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Open Source; Apache, Linux and IBM

Open source products, applications and software have fundamentally changed the way the Internet infrastructure functions and operates.

The evolution of the open source movement has been one of the most amazing phenomenons to emerge in computer technology over the past twenty years. Its development and what it's meant to the Internet in terms of its applications and operating systems have changed the way in which systems will be created in the future. The introduction of Linux played a key role in this, as its introduction and evolution would help kick-start the open source movement in the early 1990's. The Apache Web Server, developed on this platform, evolved into the most popular Web server in a span of two years after its release, and still is well over ten years later. In this article, I'll examine the relevance of the open source movement, driven by systems such as Linux and Apache; how they have impacted the overall market, as well as the strategic direction of IBM in Linux and open source technologies.

There were several significant steps during the innovation period of Linux, the open source movement, Web servers as a whole and the evolution of the Internet. To provide the necessary background, the history of these services should be briefly discussed. Linux would essentially start with the GNU (GNU is Not UNIX) Project, launched in 1984 to develop a UNIX operating system (OS) that would be free. Richard Stallman created this group, which essentially started the open source movement as we know it today. His biggest technical innovation was the creation of the GNC C Compiler, which at the time was considered one of the best compilers ever written.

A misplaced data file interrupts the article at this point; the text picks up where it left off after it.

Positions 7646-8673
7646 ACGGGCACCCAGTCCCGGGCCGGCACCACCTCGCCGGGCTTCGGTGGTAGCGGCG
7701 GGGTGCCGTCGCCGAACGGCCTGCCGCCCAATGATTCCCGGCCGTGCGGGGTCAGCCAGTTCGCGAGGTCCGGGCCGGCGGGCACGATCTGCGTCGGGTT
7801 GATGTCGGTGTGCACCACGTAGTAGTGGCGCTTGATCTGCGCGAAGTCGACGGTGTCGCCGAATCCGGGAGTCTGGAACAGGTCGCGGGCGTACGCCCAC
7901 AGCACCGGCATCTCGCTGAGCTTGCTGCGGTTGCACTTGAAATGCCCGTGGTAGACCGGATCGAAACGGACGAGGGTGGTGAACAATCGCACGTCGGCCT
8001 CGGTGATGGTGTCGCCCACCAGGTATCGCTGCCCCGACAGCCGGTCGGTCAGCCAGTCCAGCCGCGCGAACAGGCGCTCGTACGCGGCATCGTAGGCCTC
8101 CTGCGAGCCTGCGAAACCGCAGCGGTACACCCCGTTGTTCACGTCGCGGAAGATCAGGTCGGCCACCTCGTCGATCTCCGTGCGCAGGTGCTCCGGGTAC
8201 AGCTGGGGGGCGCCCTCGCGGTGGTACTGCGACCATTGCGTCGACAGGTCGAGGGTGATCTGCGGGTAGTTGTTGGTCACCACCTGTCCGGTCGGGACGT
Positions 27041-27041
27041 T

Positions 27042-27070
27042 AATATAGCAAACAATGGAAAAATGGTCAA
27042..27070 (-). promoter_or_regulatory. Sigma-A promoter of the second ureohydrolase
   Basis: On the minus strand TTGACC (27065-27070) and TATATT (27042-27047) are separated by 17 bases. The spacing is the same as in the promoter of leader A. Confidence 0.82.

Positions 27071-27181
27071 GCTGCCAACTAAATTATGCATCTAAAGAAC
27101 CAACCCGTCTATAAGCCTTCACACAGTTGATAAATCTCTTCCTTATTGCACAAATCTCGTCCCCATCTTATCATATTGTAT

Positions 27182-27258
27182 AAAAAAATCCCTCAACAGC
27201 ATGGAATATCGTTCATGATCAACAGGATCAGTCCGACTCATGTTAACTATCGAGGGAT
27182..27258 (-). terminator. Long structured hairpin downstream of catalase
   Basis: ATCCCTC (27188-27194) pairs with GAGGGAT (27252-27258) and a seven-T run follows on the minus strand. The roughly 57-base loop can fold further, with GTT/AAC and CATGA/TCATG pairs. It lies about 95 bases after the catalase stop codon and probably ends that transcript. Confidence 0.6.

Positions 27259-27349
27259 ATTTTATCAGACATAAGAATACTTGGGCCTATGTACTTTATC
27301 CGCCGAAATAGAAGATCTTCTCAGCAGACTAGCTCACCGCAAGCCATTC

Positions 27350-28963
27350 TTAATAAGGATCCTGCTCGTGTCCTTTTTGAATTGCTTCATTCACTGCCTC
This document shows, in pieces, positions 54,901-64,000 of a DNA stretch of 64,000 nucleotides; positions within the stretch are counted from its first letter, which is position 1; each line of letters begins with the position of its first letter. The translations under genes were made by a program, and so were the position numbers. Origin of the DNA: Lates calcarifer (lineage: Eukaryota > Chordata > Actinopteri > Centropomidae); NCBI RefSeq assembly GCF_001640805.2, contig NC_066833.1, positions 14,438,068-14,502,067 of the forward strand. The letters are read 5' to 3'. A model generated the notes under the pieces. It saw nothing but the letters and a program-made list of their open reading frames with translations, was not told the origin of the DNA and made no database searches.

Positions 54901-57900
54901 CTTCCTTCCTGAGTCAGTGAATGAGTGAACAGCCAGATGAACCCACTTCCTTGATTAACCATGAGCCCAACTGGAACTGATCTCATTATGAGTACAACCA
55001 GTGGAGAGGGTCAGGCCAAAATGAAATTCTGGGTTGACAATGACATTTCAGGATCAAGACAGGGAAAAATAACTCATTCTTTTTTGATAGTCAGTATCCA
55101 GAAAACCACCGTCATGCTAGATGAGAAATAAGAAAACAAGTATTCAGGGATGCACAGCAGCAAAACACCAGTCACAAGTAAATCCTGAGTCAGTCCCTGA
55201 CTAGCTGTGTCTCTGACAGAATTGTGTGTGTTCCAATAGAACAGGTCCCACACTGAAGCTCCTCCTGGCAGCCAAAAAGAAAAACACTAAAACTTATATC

The creation of Minux would be a critical step in the evolution of Linux. Minux was created by Andrew Tananbaum and was designed to run on Intel PCs. His vision was to create a micro kernel, but the development cycle just took too long. That's where the final step took hold, which was the actual creation of the Linux kernel, by Linus Torvalds, a student and one time hacker. With the help of thousands of developers all over the world - writing, testing and enhancing code - Linus would continue to be the caretaker of the Linux kernel that would see the kernel through many versions and enhancements throughout the years. Traditionally, from an OS perspective, OSs were developed in a very highly structured way, with carefully engineered sub-projects that involved much analysis, design, and many stages of testing and debugging, all filled with highly complicated source code control mechanisms. The Linux model followed a completely different model, which became known as the open source model.